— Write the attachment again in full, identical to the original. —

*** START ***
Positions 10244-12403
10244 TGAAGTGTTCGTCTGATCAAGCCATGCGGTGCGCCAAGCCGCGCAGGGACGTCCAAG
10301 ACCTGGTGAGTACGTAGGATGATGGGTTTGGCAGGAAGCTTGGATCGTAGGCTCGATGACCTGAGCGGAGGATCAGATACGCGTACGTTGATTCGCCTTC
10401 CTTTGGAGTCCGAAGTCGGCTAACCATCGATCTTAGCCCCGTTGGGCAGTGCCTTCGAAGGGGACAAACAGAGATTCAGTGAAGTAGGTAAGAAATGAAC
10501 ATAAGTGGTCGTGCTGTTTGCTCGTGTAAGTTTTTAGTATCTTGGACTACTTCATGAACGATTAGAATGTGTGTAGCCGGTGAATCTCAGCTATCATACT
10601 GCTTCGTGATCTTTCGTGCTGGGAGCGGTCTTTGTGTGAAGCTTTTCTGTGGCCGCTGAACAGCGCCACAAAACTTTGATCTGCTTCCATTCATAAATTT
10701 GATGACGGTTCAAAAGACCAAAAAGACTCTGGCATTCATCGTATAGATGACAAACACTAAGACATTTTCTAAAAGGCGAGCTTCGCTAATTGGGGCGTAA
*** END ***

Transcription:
Positions 10244-12403
10244 TGAAGTGTTCGTCTGATCAAGCCATGCGGTGCGCCAAGCCGCGCAGGGACGTCCAAG
10301 ACCTGGTGAGTACGTAGGATGATGGGTTTGGCAGGAAGCTTGGATCGTAGGCTCGATGACCTGAGCGGAGGATCAGATACGCGTACGTTGATTCGCCTTC
10401 CTTTGGAGTCCGAAGTCGGCTAACCATCGATCTTAGCCCCGTTGGGCAGTGCCTTCGAAGGGGACAAACAGAGATTCAGTGAAGTAGGTAAGAAATGAAC
10501 ATAAGTGGTCGTGCTGTTTGCTCGTGTAAGTTTTTAGTATCTTGGACTACTTCATGAACGATTAGAATGTGTGTAGCCGGTGAATCTCAGCTATCATACT
10601 GCTTCGTGATCTTTCGTGCTGGGAGCGGTCTTTGTGTGAAGCTTTTCTGTGGCCGCTGAACAGCGCCACAAAACTTTGATCTGCTTCCATTCATAAATTT
10701 GATGACGGTTCAAAAGACCAAAAAGACTCTGGCATTCATCGTATAGATGACAAACACTAAGACATTTTCTAAAAGGCGAGCTTCGCTAATTGGGGCGTAA